Programster's Blog

Tutorials focusing on Linux, programming, and open-source

Managing Multiple SSH Keys


Hopefully, you aren't using a single SSH key for authenticating into absolutely everything. You should be using multiple SSH keys to provide isolation levels. You may be tempted to use just a single key because itt can be quite cumbersome to remember which key you need for which hosts, and typing in the path every time. For example:

ssh -i /path/to/private/key  

Wouldn't it be great if your computer would just automatically use the correct key depending on which host you were trying to connect to? Thus you would just need to run:


Here, I will show you how to do just that.


Run the following commands to ensure you have the relevant file with the correct permissions (it won't be used if the permissions or ownership is wrong!).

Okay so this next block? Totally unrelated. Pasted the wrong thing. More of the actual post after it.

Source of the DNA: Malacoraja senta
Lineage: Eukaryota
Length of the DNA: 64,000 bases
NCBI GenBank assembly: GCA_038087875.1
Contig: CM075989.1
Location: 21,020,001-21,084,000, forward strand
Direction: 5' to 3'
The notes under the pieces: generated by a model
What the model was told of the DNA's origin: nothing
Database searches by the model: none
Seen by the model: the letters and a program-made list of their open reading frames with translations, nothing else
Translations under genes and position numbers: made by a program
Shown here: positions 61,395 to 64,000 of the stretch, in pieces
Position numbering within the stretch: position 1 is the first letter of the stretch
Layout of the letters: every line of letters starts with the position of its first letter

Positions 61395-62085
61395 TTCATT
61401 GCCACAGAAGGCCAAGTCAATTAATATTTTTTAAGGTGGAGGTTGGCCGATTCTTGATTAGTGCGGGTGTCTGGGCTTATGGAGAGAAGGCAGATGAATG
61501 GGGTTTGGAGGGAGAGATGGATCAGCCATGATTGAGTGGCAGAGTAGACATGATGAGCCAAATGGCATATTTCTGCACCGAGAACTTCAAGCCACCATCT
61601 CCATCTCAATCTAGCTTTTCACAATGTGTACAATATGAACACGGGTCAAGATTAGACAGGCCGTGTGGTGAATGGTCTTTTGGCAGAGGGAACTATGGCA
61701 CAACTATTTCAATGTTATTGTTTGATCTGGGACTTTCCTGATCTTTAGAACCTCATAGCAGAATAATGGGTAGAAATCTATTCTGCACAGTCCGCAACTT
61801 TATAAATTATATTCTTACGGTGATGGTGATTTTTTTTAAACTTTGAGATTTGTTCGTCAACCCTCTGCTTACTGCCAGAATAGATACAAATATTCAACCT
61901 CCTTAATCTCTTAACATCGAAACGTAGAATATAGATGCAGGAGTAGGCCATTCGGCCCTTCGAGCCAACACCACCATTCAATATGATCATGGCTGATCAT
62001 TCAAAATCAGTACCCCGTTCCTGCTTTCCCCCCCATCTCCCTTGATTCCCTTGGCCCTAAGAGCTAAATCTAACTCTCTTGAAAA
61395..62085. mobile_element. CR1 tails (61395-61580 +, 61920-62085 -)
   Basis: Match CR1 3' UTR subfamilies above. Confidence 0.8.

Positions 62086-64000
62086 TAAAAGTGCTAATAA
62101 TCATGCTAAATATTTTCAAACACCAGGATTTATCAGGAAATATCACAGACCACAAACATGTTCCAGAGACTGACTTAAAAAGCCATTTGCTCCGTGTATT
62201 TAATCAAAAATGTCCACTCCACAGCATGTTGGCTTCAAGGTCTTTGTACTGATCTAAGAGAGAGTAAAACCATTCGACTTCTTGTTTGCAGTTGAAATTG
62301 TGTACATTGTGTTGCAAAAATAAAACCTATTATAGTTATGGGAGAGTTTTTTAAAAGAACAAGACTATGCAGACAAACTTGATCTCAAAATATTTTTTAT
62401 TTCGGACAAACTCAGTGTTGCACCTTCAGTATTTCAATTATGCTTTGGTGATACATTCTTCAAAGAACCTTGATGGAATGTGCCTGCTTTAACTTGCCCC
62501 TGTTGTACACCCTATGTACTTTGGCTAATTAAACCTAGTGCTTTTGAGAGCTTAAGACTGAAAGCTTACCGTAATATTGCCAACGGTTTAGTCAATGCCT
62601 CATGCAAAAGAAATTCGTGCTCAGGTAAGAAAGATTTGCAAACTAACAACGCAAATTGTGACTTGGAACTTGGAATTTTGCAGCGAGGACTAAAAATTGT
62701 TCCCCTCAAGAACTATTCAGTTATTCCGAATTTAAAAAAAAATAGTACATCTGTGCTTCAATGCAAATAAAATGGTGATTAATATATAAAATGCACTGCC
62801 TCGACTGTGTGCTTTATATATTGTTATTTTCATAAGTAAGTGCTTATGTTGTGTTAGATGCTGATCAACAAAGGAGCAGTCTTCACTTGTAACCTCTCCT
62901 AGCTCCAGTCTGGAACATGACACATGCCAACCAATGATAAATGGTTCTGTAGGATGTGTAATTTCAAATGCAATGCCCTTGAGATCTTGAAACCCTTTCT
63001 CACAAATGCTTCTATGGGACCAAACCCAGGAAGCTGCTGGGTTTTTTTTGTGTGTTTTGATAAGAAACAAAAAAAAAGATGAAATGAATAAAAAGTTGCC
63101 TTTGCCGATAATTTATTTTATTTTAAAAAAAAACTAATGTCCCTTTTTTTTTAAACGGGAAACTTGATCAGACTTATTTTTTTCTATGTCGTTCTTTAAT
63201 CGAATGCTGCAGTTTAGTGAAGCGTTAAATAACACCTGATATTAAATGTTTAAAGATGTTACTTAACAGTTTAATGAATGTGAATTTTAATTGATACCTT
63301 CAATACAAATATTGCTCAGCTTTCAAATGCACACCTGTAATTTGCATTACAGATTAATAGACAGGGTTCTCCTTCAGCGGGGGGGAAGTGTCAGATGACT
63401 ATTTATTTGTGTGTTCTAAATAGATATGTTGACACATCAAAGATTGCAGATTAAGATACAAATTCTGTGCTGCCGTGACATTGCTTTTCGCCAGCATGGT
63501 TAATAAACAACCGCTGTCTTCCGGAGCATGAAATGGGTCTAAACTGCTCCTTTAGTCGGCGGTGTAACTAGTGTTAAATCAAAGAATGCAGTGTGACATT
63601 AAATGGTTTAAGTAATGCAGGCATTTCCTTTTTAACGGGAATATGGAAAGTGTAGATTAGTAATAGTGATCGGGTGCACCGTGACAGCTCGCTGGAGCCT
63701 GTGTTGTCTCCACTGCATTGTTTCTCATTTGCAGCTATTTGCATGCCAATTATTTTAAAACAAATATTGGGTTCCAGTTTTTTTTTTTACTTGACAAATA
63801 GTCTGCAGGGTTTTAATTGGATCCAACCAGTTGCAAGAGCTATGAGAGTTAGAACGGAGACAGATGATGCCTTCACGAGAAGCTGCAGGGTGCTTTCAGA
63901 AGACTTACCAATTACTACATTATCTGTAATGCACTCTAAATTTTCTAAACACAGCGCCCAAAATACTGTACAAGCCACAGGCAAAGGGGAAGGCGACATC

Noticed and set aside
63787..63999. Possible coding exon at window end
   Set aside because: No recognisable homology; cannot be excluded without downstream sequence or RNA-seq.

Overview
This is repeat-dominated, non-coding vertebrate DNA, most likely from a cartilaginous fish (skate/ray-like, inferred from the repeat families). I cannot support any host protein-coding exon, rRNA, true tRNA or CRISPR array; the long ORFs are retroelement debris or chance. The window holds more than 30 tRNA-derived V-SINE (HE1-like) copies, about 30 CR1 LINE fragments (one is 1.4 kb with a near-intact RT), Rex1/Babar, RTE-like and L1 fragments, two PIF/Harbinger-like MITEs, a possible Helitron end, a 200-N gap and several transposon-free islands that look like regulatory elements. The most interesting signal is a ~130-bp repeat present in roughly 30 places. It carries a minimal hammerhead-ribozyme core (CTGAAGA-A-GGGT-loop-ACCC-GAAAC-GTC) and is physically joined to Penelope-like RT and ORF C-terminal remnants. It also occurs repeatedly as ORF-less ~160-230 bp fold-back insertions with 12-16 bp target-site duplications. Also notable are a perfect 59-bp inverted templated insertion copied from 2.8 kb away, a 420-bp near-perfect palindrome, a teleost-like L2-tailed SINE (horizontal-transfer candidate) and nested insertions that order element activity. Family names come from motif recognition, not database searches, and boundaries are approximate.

touch $HOME/.ssh/config
sudo chown $USER:$USER $HOME/.ssh/config
sudo chmod 700 $HOME/.ssh/config

Populate it with entries similar to:

     User user1
     Port 22
     IdentityFile /path/to/private-key

     User user2
     Port 22
     IdentityFile /path/to/private-key2

You don't have to use the same name in the Host and HostName fields. You can set an alias instead. For example if you had the following lines in your config file:

Host git-server
     User user2
     Port 22
     IdentityFile /path/to/private-key2

...then you could connect to the server just by running:

ssh git-server  

Multiple Config Files

If you get to a point where your config is absolutely massive with lots of entries, you may wish to break things up across multiple files.

I changed my .ssh/config file to just contain the following:

Include config.d/*

Host *

...before creating a config.d directory:

mkdir -p $HOME/.ssh/config.d

... and placing all my host configurations in there. E.g.

  • $HOME/.ssh/config.d/personal.conf
  • $HOME/.ssh/config.d/work.conf


Last updated: 5th October 2023
First published: 16th August 2018